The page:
This action for damages for waste was filed in the District Court of Bernalillo County by the plaintiff-appellee as landlord on February 25, 1965. The case was tried to the court, sitting without a jury, on December 31, 1969. The court entered judgment in favor of appellee for $6,-593.00. Appellant moved for a new trial or remittitur, following the denial of which this appeal was taken.
The question presented for our consideration involves the trial court’s refusal to grant appellant a new trial and to hear his evidence.
A review of the record reveals that the second count of the first amended complaint, upon which the judgment was based, alleged various items of damage and waste and sought judgment for their total sum of $6,593.00, punitive damages of $25,000.-00 and reasonable attorney’s fees. Appellant filed an answer. Notice of the trial, set for December 31, 1969, was given in September, 1969. On the appointed day, appellee announced he was ready, but appellant’s counsel said that neither appellant nor his counsel was ready; that although appellant had been advised of the hearing, he had been called to New York on an emergency; that counsel had reached him by phone the preceding afternoon but appellant had said he could not be in Albuquerque until the following week; that another attorney in the same firm had been handling the case but due to “a New Year’s Eve conflict” counsel had learned only the day before that he would have to appear; and that he had attempted to reach appellee’s counsel regarding these problems the day before without success. Counsel for appellant moved for a continuance or, in the alternative, if the court decided to proceed, a few days indulgence to permit appellant to testify the following week.
There was no compliance with § 21-8-7 and 21-8-8, N.M.S.A., 1953, which provide, respectively:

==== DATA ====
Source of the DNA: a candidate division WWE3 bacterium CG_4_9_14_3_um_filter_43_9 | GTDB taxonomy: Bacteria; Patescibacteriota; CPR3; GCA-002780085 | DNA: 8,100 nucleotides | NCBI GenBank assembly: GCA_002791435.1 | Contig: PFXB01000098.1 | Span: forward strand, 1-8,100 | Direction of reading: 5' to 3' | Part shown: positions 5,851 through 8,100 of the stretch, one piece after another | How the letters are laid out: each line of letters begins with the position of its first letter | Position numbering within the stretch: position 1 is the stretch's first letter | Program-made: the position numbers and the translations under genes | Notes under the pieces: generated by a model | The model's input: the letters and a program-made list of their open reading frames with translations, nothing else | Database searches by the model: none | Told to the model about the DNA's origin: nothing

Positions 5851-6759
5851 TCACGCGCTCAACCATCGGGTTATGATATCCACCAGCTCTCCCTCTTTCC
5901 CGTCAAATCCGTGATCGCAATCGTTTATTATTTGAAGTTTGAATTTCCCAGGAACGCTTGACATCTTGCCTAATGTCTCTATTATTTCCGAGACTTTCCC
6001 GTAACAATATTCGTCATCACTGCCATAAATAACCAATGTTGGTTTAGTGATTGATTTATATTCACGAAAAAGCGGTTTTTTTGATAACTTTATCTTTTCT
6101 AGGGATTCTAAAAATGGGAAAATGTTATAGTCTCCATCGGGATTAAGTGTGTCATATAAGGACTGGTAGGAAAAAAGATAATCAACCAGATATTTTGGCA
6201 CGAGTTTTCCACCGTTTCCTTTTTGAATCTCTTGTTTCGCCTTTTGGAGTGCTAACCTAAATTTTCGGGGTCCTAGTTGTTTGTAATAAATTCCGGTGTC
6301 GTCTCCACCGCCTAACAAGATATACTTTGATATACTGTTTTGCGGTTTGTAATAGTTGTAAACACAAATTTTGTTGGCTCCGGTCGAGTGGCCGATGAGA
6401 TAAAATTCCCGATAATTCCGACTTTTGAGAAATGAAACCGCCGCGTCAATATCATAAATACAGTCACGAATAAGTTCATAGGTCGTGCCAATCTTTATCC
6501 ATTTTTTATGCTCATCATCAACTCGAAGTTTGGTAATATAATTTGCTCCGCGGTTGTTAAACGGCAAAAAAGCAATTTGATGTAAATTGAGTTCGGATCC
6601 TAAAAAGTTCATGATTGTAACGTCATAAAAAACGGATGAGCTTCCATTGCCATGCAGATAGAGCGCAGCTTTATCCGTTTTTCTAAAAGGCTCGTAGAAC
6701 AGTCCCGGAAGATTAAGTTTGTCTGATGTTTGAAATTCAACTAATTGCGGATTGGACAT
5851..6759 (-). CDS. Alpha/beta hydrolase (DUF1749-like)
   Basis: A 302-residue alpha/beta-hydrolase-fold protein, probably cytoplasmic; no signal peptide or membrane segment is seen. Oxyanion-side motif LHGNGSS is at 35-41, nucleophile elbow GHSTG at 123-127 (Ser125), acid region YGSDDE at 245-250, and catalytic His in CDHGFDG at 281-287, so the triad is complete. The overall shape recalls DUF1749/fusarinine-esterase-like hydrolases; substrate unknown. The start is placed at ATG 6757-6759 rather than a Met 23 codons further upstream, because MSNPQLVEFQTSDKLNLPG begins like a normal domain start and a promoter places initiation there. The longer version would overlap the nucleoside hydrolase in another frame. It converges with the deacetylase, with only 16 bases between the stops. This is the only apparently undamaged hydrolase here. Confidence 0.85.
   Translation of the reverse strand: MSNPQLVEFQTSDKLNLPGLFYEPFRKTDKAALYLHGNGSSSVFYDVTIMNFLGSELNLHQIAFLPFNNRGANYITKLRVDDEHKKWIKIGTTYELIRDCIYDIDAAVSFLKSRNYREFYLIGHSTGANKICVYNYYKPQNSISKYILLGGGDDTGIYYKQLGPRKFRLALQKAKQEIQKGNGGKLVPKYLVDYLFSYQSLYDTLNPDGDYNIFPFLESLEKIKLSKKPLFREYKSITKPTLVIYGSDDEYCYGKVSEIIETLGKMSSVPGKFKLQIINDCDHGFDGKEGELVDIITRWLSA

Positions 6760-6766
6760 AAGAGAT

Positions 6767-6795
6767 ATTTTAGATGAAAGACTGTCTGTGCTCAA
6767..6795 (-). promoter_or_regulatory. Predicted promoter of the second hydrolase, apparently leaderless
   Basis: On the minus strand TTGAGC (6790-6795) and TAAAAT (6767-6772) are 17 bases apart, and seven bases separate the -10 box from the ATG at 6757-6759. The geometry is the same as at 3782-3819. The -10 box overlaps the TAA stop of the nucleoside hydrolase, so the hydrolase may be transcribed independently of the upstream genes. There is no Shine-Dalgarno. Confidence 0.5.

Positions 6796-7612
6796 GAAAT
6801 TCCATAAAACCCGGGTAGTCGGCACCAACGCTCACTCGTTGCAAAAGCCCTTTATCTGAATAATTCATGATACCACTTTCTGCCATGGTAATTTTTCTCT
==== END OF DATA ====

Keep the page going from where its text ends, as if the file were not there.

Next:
“All applications for a continuance shall be supported by oath unless the facts be within the knowledge of the court, in which case it shall be so stated on the record.”
“The motion for continuance must be filed on the second day of the term, if it is then certain that it will have to be made before the trial, as soon thereafter as it becomes certain that it will so need to be made, and shall not be allowed to be made when the cause is called for trial, except for cause which could not, by reasonable diligence, have been before that time discovered; and if made after the second day of the term, the affidavit must state facts constituting an excuse for the delay in making it. If time is taken when the case is called to make such motion, the motion shall be made *357and determined as soon as the court opens after the next ordinary adjournment.”
The motion was denied and appellee proceeded with his evidence. Counsel for appellant remained throughout and participated fully in the proceedings, making objections, entering into stipulations, and cross-examining appellee’s witnesses. At the conclusion of appellee’s case, counsel again requested an opportunity to put his client on the stand the following week. This request was denied and the court heard the arguments of counsel, at the conclusion of which he announced his ruling.
Appellant’s motion for new trial or remittitur seeks to excuse appellant’s absence and says that had he been present, evidence would have been introduced to refute appellee’s claims, and then outlines such evidence. The motion was supported by affidavits which were in turn supported by various exhibits. Appellee filed a counter-affidavit.
Appellant now asserts that because the trial court refused to grant defendant a week’s delay within which to appear and produce his evidence, granted judgment in the exact amount prayed in the complaint, and refused to grant a remittitur based upon the affidavits submitted, in truth and practical effect, the judgment was by default; that, therefore, the rules of law relative to granting relief from default judgments should apply.
We cannot agree that the judgment was by default.
An answer had been filed. The trial court did not grant judgment as prayed in the complaint. There was no award of either punitive damages or attorney’s fees.